When people hear the word ‘hoarder,’ oftentimes their only familiarity with it stems from how it’s portrayed in media. This misrepresentation and dramatized view of the condition can be damaging to those who suffer from it.
So what causes hoarding? And how do you help a hoarder? First, let’s talk about what is a hoarder and what isn’t.
What is a Hoarder?
Hoarding is a complicated and often misunderstood condition. By Mayo Clinic’s definition, it’s when a person has persistent difficulty parting with possessions because of a perceived need to save them. It can be a standalone issue, or a symptom of another condition. It can range from mild cases which involve clutter, to severe cases that create unsanitary and unsafe living conditions. Whatever the severity of it is, without intervention, it only worsens with time, which can negatively impact the hoarder’s mental and physical health as well as the relationships in their life.
Many people lump collecting items with hoarding, but there is a difference. Collecting does not necessarily negatively impact a person’s life, whereas hoarding involves emotional attachments and not being able to let go. A predisposition to a hoarding disorder can begin when a person is going through puberty, at around ages 11-15, but it’s more common in older adults.
As far as causes go, there is no single clear cause for why a person develops a hoarding disorder. It could be genetic, (having a predisposition to indecisiveness) or triggered by stressful life events.
How to Help a Hoarder Clean
If someone you care about suffers from hoarding, it’s understandable you want to help them clean their living area. Hoarding does not only affect the individual’s life but the people who love them as well.
First and foremost, it’s important to approach the situation with empathy and support. You may want to know how to help a hoarder get rid of things, and while this is possible, it’s a delicate matter that must be handled with support and understanding.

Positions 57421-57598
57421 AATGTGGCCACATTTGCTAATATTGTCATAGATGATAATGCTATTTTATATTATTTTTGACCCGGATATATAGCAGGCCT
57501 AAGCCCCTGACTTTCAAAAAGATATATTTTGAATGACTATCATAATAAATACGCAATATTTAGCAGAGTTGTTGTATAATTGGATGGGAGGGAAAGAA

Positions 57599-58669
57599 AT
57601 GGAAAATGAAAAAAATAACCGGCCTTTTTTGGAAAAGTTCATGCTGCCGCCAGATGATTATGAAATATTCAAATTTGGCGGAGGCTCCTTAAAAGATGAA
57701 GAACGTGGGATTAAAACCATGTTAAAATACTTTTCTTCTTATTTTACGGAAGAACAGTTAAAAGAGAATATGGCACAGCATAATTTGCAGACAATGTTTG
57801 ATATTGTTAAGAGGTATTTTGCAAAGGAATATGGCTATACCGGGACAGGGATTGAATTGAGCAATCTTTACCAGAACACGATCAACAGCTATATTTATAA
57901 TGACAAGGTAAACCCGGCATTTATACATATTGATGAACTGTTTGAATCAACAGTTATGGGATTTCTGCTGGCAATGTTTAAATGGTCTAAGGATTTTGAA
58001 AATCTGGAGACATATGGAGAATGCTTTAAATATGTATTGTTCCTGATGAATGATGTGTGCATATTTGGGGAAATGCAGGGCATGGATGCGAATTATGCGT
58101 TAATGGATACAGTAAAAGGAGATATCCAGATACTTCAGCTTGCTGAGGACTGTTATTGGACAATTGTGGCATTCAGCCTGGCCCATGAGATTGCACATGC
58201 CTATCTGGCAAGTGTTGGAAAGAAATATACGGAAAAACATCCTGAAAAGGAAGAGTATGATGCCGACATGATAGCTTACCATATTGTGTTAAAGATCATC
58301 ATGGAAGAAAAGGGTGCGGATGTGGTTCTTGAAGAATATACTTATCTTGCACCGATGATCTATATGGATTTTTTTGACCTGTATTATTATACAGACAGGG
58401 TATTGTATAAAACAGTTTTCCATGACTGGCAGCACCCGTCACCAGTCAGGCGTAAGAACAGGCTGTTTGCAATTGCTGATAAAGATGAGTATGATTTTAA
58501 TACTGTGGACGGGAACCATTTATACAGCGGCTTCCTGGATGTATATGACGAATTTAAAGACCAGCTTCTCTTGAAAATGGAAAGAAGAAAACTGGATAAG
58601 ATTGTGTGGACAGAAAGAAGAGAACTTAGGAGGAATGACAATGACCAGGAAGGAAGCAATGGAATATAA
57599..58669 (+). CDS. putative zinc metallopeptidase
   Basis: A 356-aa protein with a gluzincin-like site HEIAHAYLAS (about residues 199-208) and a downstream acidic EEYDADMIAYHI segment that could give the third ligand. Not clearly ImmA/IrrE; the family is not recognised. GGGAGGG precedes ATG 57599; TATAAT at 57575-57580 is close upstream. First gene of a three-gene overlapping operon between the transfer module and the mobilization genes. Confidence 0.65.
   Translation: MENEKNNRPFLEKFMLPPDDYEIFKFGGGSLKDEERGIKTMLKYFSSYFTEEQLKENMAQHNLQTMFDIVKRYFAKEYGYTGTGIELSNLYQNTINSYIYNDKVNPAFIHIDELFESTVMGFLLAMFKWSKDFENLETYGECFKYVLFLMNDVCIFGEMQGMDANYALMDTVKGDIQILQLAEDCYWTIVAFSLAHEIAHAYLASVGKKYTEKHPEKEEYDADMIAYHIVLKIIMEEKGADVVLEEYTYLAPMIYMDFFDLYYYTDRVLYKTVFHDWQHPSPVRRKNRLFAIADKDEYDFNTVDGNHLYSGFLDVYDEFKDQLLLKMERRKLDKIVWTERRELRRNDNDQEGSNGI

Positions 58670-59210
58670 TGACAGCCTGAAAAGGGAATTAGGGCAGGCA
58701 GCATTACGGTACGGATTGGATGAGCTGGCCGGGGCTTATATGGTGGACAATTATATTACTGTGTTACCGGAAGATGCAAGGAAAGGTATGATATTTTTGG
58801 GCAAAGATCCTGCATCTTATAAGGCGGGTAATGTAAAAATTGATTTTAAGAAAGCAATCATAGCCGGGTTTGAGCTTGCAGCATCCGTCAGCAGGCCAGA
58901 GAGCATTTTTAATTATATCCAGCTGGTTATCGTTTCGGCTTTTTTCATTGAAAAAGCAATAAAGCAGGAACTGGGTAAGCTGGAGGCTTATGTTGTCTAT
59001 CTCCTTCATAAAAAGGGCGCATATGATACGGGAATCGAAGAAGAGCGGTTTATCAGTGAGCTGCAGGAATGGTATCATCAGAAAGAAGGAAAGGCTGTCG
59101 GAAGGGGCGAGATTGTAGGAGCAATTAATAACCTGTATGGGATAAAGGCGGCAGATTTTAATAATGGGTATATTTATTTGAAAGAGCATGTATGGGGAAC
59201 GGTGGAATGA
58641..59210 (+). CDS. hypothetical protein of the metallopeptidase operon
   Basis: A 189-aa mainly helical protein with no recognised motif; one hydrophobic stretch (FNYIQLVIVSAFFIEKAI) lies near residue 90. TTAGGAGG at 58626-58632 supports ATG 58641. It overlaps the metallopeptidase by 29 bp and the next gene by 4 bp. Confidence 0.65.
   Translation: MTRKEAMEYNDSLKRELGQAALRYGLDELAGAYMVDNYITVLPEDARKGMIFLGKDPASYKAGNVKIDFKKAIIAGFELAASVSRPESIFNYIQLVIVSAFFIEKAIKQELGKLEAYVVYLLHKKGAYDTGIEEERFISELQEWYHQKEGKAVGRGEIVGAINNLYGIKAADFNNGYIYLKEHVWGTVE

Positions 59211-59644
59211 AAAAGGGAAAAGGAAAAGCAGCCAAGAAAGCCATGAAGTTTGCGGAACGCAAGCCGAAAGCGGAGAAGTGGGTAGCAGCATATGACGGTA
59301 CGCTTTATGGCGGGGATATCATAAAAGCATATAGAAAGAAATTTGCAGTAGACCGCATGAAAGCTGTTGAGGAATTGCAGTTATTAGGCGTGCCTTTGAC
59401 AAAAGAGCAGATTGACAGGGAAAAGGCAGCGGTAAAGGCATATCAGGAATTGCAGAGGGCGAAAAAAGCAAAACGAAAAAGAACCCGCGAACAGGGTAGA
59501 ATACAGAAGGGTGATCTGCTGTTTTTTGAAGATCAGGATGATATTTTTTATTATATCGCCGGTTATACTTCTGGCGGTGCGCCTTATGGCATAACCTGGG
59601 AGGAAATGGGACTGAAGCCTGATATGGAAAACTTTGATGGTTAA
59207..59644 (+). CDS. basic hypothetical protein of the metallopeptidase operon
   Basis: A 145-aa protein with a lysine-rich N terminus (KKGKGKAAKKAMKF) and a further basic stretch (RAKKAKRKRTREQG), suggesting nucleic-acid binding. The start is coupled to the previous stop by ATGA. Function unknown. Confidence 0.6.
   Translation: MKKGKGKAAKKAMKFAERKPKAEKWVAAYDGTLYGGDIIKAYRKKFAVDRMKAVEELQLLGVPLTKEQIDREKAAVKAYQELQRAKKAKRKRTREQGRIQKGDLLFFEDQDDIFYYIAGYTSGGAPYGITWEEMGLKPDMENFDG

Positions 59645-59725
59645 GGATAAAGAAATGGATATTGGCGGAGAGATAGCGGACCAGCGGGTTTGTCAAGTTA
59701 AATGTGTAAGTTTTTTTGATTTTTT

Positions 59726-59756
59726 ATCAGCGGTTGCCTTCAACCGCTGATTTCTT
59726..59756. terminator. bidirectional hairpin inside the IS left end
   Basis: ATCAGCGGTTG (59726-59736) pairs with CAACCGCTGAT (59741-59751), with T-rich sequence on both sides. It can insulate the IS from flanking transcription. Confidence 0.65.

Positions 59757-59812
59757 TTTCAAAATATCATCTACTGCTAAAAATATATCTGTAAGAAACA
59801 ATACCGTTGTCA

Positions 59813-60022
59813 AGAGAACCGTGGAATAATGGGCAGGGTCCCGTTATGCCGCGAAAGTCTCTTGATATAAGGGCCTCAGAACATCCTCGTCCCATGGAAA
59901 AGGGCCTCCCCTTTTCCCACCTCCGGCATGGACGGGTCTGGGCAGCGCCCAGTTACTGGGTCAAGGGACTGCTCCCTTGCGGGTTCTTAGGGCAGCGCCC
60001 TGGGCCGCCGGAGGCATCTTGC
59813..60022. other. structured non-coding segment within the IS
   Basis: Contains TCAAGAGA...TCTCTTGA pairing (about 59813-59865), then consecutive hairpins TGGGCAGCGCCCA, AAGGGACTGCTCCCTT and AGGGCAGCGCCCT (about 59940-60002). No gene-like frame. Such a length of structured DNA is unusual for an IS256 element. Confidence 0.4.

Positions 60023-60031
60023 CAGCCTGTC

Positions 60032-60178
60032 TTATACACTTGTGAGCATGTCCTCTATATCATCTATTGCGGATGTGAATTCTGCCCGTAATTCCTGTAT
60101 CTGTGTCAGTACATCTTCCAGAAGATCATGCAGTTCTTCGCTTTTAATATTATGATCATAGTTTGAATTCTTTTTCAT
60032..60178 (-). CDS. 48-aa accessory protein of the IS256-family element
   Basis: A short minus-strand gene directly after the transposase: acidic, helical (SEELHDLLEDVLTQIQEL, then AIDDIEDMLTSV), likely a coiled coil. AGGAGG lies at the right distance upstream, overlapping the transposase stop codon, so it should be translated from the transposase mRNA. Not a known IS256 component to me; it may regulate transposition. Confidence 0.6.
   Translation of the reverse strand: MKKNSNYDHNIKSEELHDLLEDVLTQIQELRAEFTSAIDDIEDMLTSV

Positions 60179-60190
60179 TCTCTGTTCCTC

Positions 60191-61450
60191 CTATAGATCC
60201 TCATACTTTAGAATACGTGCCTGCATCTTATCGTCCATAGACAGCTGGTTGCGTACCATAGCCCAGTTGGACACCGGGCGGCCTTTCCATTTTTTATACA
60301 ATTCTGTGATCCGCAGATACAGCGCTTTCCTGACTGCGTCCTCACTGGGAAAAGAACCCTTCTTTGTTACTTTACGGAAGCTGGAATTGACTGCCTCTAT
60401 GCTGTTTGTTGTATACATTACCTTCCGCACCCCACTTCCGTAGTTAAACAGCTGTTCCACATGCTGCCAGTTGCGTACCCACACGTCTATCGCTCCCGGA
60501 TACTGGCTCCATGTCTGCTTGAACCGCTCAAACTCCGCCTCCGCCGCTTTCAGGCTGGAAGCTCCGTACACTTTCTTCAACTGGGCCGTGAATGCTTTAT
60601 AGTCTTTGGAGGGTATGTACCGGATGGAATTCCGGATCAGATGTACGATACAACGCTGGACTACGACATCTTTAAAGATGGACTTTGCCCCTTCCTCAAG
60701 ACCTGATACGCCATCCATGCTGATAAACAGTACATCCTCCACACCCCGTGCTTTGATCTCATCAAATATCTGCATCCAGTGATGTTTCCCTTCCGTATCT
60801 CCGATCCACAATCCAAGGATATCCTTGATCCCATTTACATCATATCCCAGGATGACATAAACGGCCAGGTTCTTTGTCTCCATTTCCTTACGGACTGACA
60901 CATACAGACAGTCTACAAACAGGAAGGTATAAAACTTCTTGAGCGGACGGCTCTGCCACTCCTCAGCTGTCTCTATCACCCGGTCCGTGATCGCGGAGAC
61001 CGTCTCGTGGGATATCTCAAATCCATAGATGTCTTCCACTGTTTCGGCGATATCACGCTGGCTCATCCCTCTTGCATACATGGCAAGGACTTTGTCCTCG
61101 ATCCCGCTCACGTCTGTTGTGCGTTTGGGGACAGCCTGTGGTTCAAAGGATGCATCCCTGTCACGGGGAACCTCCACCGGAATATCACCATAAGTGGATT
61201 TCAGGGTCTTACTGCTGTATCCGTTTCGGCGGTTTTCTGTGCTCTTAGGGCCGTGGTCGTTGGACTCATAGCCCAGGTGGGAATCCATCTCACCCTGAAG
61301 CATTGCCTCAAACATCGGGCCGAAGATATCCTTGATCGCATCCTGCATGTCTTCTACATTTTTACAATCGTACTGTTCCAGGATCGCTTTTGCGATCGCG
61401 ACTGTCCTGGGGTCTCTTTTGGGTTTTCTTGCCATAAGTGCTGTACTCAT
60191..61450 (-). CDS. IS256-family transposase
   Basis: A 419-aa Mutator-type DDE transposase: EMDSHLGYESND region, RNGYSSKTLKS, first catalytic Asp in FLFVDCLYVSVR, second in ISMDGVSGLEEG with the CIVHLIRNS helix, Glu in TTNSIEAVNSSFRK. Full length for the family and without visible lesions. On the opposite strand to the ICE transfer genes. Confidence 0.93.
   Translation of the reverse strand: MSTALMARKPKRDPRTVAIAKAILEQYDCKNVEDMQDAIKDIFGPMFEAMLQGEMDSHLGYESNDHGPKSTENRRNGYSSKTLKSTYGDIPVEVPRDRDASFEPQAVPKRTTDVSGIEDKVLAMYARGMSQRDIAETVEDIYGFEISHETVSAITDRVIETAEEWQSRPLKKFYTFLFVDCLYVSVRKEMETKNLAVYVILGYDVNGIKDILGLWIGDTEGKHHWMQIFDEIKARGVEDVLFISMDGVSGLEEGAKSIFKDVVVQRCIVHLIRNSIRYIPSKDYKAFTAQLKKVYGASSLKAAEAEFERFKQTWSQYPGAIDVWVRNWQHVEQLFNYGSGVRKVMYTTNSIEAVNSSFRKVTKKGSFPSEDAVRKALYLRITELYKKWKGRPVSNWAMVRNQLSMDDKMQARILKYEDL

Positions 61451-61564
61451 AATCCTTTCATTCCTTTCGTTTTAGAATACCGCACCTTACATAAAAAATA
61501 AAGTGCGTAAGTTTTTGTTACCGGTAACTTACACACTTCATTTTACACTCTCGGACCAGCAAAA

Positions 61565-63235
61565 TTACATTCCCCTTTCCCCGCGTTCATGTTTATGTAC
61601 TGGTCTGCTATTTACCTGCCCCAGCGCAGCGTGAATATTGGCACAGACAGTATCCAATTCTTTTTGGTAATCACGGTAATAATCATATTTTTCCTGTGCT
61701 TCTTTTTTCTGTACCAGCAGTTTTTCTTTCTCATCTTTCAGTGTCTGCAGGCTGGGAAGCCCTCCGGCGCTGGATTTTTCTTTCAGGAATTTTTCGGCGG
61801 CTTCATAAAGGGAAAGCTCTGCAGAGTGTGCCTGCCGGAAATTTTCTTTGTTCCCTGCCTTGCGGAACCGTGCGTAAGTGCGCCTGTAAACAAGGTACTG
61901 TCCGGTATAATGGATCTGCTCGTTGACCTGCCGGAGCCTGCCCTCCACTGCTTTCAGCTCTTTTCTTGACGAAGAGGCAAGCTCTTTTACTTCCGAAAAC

Never, ever clean their space without their knowledge or permission. To the hoarder, every item they have is valuable to them in some way, even if you may perceive it as trash. One of the most difficult parts about helping hoarders is most of them do not believe they have a problem. It can seem impossible to know how to help a hoarder who doesn’t want help. Agreeing to help is a huge step forward, and it’s important to acknowledge any positive change.
If they have agreed to some help, there are some minor levels of cleaning you can help them with, mostly tasks that don’t involve getting rid of their stuff. For example, you can help wash their dishes/put them away. Or, you can clean their bedding.
However, it can be very difficult to complete these minor cleaning tasks if the hoarder’s stuff is in the way of everything. This is when you should look into hiring a professional cleaning service.
When to Bring in a Professional
There are many reasons to hire a professional cleaning service rather than doing hoarder cleanup all on your own. For one, there is a lot of overwhelming mental stress involved in such a large cleaning task. It can be very mentally taxing navigating how to deal with a hoarder, especially one you love.
Hiring professional help for hoarder house cleaning is not only better for your mental stress levels, but for safety reasons too. A disinfection services company is especially vital when the hoarding is beginning to pose a risk to the hoarder’s health and safety. Severe clutter in tiny areas can create serious fire hazards, as well as a greater potential for mold. When these areas aren’t sanitized for long periods of time, they also attract animals like bugs and rodents, whose feces pose another health risk.
Typically, a professional hoarding cleaning service will first help provide decluttering services. They are specially trained to conduct this with the utmost kindness and compassion. The goal of most of these companies is not only to clean, but to teach the hoarder how to organize and keep their space clean using various methods, so the hoarder is less likely to relapse. It’s always important to focus on the person just as much as—if not more—than the stuff.
With proper PPE, these companies will then provide the necessary cleaning and disinfection services, to rid the living space of any potential diseases, unhealthy substances, and pollutants in the air.
When looking into hiring a cleaning company, just make sure it’s one that is certified/specialized in helping hoarders. They should not only be trained in cleaning/disinfecting, but helping the hoarder psychologically as well.